New Antiemetic Guidelines Issued by ASCO

Nick Mulcahy

July 31, 2017

The American Society of Clinical Oncology (ASCO) has fully updated its antiemetic guideline for patients with cancer receiving chemotherapy and radiation therapy for the first time since 2015. The update is published online in the Journal of Clinical Oncology.

Most notably, the guideline provides new evidence-based information on the use of olanzapine (Zyprexa Relprevv, Eli Lilly) as well as neurokinin-1 (NK1) receptor antagonists and dexamethasone. The guidance discusses using medical marijuana to control nausea and vomiting.

The guide includes a table detailing the estimated prices (per dose and per treatment cycle) of the antiemetic agents (generic and branded).

Olanzapine, which is an antipsychotic medication, should be added to standard antiemetic regimens for adults who receive chemotherapy with a high risk for emesis or who experience breakthrough nausea and vomiting. High-risk regimens include those using cisplatin or the combination of cyclophosphamide and an anthracycline.

The evidence for olanzapine comes from a large double-blind, randomized, phase 3 study that compared the drug with placebo in patients who received the standard triple-drug antiemetic regimen of an NK1-receptor antagonist, a 5-HT3-receptor antagonist, and dexamethasone.

Last year, trial results were published online in the New England Journal of Medicine. "This drug made a difference, it really did," lead author, Rudolph M. Navari, MD, PhD, from the Indiana University School of Medicine–South Bend, told Medscape Medical News at that time.  "The study was strikingly positive and the drug was tolerable and showed no significant side effects."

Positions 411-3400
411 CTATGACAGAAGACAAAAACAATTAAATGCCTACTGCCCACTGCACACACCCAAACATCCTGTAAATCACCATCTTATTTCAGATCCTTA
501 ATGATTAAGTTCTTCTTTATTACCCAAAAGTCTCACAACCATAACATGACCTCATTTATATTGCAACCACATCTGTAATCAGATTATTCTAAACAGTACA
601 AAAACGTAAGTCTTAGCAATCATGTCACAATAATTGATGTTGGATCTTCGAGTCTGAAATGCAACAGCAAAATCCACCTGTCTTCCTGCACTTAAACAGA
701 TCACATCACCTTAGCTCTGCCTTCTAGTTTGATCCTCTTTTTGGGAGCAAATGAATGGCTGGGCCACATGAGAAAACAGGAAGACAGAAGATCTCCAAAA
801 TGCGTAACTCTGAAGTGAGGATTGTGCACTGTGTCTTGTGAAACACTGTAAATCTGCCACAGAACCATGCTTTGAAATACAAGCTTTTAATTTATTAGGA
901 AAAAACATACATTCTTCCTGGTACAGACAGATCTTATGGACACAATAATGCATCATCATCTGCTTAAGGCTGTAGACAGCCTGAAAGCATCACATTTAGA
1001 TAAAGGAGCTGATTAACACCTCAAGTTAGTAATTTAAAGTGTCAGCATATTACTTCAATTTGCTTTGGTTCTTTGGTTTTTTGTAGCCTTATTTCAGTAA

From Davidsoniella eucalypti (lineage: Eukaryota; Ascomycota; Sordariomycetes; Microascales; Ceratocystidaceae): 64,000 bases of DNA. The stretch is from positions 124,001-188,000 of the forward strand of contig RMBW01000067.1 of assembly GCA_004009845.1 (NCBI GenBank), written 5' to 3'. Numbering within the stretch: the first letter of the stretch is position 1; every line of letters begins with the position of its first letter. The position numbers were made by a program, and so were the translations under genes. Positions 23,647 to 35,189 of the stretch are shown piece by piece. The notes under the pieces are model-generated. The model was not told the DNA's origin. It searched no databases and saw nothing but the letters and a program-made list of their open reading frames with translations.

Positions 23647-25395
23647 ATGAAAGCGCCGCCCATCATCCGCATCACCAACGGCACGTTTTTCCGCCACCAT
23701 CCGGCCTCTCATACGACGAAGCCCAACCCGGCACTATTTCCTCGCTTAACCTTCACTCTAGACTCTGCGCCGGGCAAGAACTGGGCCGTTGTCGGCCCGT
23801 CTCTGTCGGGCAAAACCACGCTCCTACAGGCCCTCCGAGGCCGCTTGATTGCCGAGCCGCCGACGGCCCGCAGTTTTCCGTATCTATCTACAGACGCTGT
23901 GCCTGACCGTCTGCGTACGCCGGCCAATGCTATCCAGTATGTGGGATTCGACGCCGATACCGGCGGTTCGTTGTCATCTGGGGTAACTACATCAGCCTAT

Mark Kris, MD, from Memorial Sloan Kettering Cancer Center in New York City, called the results "amazing" last year in an online commentary. "What is even more amazing is that this drug is sitting in your pharmacy. It literally costs pennies," said Dr Kris, who is also co-chair of the ASCO expert panel that developed and authored the guideline update.

For olanzapine, the quality of evidence is high and the strength of recommendation is strong, according to the ASCO guideline authors, including the other co-chair, Paul Hesketh, MD, from the Lahey Clinic in Burlington, Massachusetts.

In another key update, the ASCO guideline authors recommend that an NK1 receptor antagonist should be added to the standard antiemetic regimen (the combination of 5-HT3 receptor antagonist and dexamethasone) for adults receiving carboplatin-based chemotherapy or high-dose chemotherapy, and children receiving chemotherapy with a high risk for nausea and vomiting.

NK1 receptor antagonists include aprepitant (Emend, Merck) and casopitant (Rezonic, GlaxoSmithKline) and rolapitant (Varubi, Tesaro).

This recommendation was actually issued last year in an abbreviated update from ASCO and is now included in the new full update.

The quality of evidence for the addition of an NK1 receptor antagonist is high and the strength of recommendation is strong, according to the guideline authors.

In another recommendation, the authors say that clinicians should administer dexamethasone only on day 1 for adults who receive anthracycline and cyclophosphamide chemotherapy.

Medical marijuana is not recommended in the new guidance, for either prevention or treatment of nausea and vomiting in patients with cancer receiving chemotherapy or radiation therapy. The evidence "remains insufficient," say the authors.

However, the authors point out that ASCO guidance continues to recommend the US Food and Drug Administration–approved cannabinoids dronabinol or nabilone to treat nausea and vomiting that are resistant to standard antiemetic therapies.

The guideline authors are a panel of experts from medical oncology, radiation oncology, nursing, pharmacy, and health services research, as well as a patient representative.

The team conducted a systematic review of the medical literature published between November 2009 and June 2016.

"Tremendous progress has been realized over the last 25 years in the prevention of chemotherapy-induced nausea and vomiting with the introduction of new classes of antiemetic agents," said Dr Kris in a press statement. "The full benefit of these treatment advances will only be realized, however, if evidence-based guidelines are fully implemented."

Dr Hesketh has financial ties to UpToDate. Dr Kris has ties to AstraZeneca, ARIAD, Genentech. and Puma Biotechnology. Multiple other authors have financial ties to industry.

J Clin Oncol. Published online July 31, 2017. Abstract 

Follow Medscape senior journalist Nick Mulcahy on Twitter: @MulcahyNick

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